Source Evaluation

Evaluating Sources of Information

interactive rubric button

Not all internet sites are reliable or accurate. Some sites have been created by people who have no accountability, some by people who have a clear bias, even some by very young students. On the web, anyone can publish information. Therefore, it is important to think critically about the web sites that you locate in your research. Listed below are some questions to ask as you evaluate the site and a reminder to be a responsible user of the Internet.

Currency (dates)

  • When was the information created? Revised?
  • Is the topic something that currency is important for?
    • Science, Tech and Health information should be <3 year="" old="" span="">
    • You can be more flexible with historical, literary, or biographical information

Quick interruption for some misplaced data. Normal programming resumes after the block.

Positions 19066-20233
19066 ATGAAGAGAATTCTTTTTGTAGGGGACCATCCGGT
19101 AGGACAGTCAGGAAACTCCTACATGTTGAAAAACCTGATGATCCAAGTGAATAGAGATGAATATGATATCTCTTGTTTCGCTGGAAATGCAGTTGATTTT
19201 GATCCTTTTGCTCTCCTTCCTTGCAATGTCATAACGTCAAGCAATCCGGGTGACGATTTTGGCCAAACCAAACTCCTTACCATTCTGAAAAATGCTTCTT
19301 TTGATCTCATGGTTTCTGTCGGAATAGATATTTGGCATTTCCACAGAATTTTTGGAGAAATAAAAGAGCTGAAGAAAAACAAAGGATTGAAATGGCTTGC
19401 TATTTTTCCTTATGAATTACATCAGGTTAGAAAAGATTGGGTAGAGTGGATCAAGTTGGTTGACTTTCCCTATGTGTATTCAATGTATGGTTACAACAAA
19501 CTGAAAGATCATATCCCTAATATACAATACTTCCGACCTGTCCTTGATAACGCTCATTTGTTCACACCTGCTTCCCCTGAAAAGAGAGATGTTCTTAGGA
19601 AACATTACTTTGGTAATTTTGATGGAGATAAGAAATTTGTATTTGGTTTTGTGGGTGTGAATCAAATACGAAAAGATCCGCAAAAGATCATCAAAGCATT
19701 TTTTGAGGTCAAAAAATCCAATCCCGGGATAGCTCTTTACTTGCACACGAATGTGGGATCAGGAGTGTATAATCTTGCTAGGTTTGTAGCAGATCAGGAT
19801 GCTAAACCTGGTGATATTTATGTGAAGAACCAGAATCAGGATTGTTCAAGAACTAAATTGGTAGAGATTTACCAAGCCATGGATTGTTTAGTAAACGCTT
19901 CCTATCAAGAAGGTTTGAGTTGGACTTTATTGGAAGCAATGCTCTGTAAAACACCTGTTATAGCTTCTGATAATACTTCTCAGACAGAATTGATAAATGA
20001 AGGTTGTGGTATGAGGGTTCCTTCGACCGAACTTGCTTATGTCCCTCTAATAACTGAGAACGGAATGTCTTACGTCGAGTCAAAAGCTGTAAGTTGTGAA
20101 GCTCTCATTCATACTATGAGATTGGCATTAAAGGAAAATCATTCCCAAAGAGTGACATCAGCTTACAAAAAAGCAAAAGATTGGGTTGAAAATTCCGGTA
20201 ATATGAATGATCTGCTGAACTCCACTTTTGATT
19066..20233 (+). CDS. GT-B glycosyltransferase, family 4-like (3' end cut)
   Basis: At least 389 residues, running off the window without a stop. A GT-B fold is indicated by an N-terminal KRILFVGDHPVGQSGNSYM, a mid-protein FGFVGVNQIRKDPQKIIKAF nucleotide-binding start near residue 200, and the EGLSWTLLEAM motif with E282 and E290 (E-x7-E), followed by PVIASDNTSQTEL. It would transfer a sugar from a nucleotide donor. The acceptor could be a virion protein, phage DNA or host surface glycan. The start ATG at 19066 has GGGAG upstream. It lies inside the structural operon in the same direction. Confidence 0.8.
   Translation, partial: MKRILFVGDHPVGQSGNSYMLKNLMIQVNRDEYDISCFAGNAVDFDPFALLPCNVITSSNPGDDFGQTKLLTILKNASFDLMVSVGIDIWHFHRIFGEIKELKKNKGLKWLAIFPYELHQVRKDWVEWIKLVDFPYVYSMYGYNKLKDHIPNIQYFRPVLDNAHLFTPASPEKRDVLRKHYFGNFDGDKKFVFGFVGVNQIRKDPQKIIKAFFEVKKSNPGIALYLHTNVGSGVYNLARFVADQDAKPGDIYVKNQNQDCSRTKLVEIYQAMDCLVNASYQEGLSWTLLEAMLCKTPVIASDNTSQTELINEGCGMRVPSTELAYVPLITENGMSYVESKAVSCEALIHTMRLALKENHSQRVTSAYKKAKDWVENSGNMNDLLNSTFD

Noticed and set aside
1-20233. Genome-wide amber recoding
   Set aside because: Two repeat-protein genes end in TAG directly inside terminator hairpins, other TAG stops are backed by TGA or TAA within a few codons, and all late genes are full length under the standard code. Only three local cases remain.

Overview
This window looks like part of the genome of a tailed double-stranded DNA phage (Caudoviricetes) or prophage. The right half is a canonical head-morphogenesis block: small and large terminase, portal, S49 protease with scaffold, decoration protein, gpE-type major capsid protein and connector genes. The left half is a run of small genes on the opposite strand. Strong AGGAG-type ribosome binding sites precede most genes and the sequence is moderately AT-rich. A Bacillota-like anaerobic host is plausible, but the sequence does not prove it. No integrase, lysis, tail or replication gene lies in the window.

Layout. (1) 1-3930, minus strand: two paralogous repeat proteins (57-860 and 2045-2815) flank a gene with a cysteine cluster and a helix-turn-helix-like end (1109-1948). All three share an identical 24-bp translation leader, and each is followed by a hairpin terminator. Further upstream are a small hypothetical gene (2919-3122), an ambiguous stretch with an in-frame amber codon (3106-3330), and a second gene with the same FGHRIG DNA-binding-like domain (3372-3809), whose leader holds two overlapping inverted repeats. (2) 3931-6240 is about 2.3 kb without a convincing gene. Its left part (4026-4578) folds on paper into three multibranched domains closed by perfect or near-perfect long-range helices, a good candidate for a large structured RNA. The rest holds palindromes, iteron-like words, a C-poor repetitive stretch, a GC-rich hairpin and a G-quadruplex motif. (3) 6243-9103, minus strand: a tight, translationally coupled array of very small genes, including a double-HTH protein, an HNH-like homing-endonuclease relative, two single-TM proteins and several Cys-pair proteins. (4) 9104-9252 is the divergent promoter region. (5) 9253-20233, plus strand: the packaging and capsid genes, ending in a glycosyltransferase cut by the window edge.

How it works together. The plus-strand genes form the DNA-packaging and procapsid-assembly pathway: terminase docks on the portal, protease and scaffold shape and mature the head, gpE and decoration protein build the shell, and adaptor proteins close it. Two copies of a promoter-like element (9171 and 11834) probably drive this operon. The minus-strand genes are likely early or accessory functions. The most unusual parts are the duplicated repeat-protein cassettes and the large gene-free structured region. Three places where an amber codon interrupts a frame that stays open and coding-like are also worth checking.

Reliability (trust)

  • Is the information clearly written, free of errors (spelling, grammar)?
  • Can you tell where the author got his/her information? (sources, links, notes?)
  • Does the information have depth? or is it merely superficial?
  • To the best of your knowledge, is the information ACCURATE (correct)?

Authority (author)

  • Who wrote the information?
    • Companies can be authors, like “National Geographic”
  • Is the author an expert in the subject they are writing about?
  • Is there an email address to contact the author?
  • webmaster ≠ author

Purpose (why)

  • What is the point of the source?
  • Do they make or sell something?
  • Is it a personal page?
  • An educational or government page?
  • Does it use emotional language?
  • Are both sides of the subject offered?

Special Note: Internet Ethics

  • Have you cited all information that you got from the site?
  • Did you give credit to the authors or organizations who published the site?
  • Did you request permission to link someone else's site to your own?
Website by SchoolMessenger Presence. © 2024 SchoolMessenger Corporation. All rights reserved.